This is the menu that was developed by Chef Bradley for Gordy & Linda's birthday dinner. I know you can't read it, so I will retype it all above the pictures below. Chef Bradley signed menus for everyone to take home which made for a very unique keepsake.
Our sommelier was Dan Pilkey, not to be confused with one of Thomas' favorite authors Dav Pilkey...of the Captain Underpants" series. Dan was a sommelier at the Tapenade Restaurant in La Jolla, then at NINE-TEN and now he is at Addison with Wine Director/Head Sommelier Jesse Rodriguez and Chef William Bradley. We found him extremely informative and lots of fun. He has a really engaging presentation style and was just delightful. Most importantly, his pairings were outstanding. He listened to Linda's description of what we like and were delighted to be served a Chillean cabernet- homage to Phil and Veronica's wedding.
One of the benefits of sitting at the Chef's table is the ability to watch the kitchen from one of a pair of plasma TV's. Of course there is no sound and the TV's are placed high enough that they are not a distraction.
Immediately after sitting down, we were treated to an amuse bouche. It was a dough akin to a puff pastry that was filled with cheese, it escapes me what kind of cheese at the moment... Keith guessed correctly that evening. We were all impressed with his palate. The amuse bouche was delicious, a little salty and a little sweet.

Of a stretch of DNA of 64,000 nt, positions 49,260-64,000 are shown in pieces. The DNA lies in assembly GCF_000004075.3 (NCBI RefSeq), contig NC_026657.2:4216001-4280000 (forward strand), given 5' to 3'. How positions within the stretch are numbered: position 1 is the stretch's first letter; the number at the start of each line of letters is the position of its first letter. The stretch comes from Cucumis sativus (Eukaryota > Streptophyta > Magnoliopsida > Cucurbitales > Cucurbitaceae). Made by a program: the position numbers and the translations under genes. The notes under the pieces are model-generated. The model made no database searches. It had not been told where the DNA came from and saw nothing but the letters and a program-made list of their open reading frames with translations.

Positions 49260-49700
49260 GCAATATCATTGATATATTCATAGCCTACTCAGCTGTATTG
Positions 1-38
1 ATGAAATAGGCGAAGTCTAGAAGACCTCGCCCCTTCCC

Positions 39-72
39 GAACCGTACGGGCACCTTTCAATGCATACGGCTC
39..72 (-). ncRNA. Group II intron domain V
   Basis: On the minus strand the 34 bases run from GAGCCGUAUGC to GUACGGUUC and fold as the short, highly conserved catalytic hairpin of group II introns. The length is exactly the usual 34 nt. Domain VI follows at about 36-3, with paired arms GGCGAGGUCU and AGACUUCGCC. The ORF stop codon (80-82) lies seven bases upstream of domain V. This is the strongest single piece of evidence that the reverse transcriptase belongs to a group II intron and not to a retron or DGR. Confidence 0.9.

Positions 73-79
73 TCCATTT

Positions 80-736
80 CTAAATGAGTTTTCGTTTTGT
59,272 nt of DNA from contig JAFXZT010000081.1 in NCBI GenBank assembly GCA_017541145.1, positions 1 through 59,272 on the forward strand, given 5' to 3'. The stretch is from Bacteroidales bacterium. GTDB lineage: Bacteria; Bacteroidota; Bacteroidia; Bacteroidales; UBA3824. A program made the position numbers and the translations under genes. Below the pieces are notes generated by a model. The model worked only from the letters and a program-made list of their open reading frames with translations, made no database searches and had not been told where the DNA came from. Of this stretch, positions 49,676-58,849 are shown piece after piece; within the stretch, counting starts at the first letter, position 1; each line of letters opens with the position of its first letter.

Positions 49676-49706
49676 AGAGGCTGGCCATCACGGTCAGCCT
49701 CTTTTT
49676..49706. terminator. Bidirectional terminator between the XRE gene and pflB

This was followed by a few spoonfuls of this cold melon soup, also I presume called an amuse bouche.
The first wine was poured after the amuse bouche(s). I don't know if that term can be plural or not... I think this is the first time I have ever used the word in written form! We were treated to a sparkling white, Domaine Chandon, Napa. Fun and festive... really setting the celebratory tone.
The first course was a Salmon Tartar served with caviar and and yuzu vinaigrette. As Colin is not a seafood lover, I happily helped him finish his salmon.
The second course was Shellfish Melange, avocado, extra virgin olive oil. My plate arrived sans scallop, which was remedy immediately. I was really impressed with how quickly a new plate complete with the scallop arrived. I believe the measure of good service is not in whether or not a mistake is made... it is in how mistakes are handled. The server was apologetic, but she didn't dwell on it. She just fixed it quickly and quietly. I'm not sure if everyone at the table even knew that I was missing my plate until Colin (the anti-marinavore) passed his down to me. Again, the scallop and the shrimp were outstanding.